Reducing Plastic Use in Sri Lanka
Reducing Plastic use in Sri Lanka (Adapted from Kamanthi Wickremasinghe, The Daily Mirror)
News from Sri Lanka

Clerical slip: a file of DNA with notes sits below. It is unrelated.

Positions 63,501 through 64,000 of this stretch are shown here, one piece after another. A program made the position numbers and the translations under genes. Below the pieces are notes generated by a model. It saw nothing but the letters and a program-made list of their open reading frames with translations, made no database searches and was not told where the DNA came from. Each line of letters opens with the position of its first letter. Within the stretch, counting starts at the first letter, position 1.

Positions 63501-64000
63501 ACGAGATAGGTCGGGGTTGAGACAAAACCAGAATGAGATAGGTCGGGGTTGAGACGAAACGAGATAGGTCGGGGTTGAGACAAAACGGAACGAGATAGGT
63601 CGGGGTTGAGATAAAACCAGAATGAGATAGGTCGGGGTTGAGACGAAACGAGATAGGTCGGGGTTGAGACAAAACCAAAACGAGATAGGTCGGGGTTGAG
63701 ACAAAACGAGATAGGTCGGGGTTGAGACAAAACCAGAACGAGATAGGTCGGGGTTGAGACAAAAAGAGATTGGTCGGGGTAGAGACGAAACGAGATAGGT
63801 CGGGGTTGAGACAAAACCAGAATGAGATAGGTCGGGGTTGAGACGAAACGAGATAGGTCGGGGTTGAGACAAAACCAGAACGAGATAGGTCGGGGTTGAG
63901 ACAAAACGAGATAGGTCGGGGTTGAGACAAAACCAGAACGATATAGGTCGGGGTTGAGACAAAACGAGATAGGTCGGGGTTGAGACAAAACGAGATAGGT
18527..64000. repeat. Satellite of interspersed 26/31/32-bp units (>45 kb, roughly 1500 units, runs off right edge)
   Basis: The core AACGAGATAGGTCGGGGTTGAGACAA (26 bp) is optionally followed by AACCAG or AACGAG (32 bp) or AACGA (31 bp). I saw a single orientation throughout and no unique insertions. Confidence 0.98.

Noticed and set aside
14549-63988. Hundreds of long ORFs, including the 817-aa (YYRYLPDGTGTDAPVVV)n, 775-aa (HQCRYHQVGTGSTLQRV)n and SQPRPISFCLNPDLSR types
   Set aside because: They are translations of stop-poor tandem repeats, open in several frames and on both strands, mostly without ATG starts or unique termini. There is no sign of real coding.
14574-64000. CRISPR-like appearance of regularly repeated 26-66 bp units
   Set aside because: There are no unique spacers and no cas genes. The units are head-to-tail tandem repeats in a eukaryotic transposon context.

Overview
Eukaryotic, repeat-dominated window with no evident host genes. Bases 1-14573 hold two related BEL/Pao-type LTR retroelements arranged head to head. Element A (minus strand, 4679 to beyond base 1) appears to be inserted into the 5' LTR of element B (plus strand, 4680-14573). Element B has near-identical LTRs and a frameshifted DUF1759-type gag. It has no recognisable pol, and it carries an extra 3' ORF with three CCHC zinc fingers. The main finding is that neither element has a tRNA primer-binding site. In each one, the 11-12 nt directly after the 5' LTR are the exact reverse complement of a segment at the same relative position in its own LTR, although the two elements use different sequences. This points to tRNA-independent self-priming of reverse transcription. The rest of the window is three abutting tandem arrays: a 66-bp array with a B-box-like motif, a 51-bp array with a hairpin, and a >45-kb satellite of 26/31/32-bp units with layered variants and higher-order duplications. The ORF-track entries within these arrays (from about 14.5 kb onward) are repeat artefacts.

A ban on the sale of plastics was put in place in 2017 after the Meethotamulla garbage dump collapsed. A ban on the production of polythene in excess of 20 microns was put into place in early 2018. Sri Lanka generates 700 metric tons of solid waste per day. In addition, garbage is not segregated to separate items that can be recycled. Microbeads made of polythene are found in cosmetics, face creams and lotions. They are toxic to animals that ingest them and carry health risks to humans. While many in Sri Lanka appreciate the need to eliminate these harmful materials, they note that alternatives to plastics have not been suggested or implemented, making the ban difficult to adhere to. The use of glass bottles has been suggested but opponents note that production and use of glass containers require more energy, expense and carry their own environmental hazards. A strong case is being made for more responsible recycling, separation of garbage and the support of environmental agencies in the country.